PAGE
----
Open Access Review Articlee

Right Ventricular Cardiogenic Shock Caused by Myocardial Infarction: A Review

Luhanda Leonora Cardoso Monti Sousa1*, Guilherme Dagostin de Carvalho1, Amália Bonfogo2, Sasha Barbosa da Costa Pimenta Duarte1 and Thiago Luis Scudeler 1

1Instituto do Coração (InCor), Hospital das Clínicas da Faculdade de Medicina da Universidade de São Paulo, São Paulo-Brazil

2Instituto do Coração de Santa Catarina, Brazil

Corresponding Author

Received Date: May 04, 2020;  Published Date: May 20, 2020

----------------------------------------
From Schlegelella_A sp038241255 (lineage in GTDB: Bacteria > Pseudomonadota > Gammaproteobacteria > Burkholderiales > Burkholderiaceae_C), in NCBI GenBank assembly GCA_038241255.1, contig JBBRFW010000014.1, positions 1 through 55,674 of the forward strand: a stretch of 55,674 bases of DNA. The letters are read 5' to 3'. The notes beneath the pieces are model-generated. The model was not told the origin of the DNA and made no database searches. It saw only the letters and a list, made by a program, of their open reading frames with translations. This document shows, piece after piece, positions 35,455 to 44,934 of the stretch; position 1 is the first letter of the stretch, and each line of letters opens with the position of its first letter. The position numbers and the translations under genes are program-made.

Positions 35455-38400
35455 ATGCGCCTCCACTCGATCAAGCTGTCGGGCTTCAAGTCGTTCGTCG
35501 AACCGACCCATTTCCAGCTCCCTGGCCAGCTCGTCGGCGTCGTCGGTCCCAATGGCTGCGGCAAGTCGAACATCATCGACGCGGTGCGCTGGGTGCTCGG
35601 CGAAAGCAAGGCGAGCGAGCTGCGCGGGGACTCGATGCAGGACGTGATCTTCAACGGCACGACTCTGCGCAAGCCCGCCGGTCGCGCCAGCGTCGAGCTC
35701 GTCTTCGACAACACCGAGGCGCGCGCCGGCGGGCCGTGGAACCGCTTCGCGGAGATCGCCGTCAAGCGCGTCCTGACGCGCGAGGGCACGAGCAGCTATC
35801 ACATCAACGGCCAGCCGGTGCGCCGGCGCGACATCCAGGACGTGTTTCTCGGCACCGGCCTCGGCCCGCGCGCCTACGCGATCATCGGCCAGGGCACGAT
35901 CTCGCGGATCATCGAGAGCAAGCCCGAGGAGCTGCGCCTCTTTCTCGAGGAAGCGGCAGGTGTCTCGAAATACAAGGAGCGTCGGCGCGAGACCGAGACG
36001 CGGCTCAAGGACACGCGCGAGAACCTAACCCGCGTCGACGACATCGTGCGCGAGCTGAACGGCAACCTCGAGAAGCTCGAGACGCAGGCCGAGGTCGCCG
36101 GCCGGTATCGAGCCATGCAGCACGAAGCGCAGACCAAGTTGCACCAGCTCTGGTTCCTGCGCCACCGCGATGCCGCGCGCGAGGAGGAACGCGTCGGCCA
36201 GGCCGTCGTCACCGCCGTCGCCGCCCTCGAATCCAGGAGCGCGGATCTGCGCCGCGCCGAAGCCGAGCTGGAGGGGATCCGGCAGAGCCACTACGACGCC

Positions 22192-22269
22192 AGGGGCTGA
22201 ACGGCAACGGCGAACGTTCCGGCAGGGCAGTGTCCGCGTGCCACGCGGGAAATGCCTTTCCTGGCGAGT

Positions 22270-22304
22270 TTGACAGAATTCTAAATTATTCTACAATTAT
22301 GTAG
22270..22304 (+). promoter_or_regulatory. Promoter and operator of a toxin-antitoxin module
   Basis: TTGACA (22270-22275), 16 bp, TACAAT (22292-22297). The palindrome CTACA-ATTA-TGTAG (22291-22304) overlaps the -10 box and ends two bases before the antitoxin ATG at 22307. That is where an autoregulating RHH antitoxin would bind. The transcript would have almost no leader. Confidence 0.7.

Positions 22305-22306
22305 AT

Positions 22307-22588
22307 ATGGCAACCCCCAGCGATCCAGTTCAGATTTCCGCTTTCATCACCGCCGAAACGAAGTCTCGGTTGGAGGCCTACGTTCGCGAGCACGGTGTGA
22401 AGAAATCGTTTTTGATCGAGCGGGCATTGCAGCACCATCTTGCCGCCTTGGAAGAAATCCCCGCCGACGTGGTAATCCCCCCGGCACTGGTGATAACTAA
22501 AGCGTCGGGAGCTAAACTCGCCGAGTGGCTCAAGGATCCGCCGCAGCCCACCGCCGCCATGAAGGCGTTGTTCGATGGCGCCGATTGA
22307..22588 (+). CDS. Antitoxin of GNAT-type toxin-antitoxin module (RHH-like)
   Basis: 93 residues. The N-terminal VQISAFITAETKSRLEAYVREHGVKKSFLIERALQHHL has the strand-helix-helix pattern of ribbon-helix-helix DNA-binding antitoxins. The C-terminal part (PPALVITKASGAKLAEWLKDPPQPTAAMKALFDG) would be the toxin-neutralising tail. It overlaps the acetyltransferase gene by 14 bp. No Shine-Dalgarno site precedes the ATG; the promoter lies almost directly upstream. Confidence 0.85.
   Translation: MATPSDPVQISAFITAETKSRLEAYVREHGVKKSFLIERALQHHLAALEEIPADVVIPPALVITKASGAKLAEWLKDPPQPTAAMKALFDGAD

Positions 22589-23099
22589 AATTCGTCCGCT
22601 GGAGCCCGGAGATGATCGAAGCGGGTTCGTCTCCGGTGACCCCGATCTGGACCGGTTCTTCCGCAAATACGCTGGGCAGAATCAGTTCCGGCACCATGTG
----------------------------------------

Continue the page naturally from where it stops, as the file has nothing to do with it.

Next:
Left ventricular inferior wall acute myocardial infarction is associated with right ventricular myocardial infarction (RVMI) in up to 50% of cases. The worse prognosis of RVMI is due to the greater propensity for refractory cardiogenic shock (CS) when compared to isolated inferior wall myocardial infarction (IWMI). The diagnosis is based on the clinic, biomarkers, electrocardiogram (ECG) and coronary angiography. Meanwhile, imaging modalities, such as transthoracic echocardiography (TTE) and cardiac magnetic resonance (CMR) play a complementary role. Understanding ventricular interdependence is of paramount importance to perception and management hemodynamic changes. In this scenario, hemodynamic impairment can be caused by right ventricular (RV) dysfunction, left ventricular (LV) dysfunction, a combination of these, or even by other disorders. Early revascularization is the cornerstone of treatment. When cardiac output (CO) and blood pressure do not improve with the initial volume expansion, the introduction of vasopressors and inotropes is necessary. For those who survive the acute phase, long-term prognosis is usually favorable. The best prognosis in these cases relies on early revascularization and adequate hemodynamic management.

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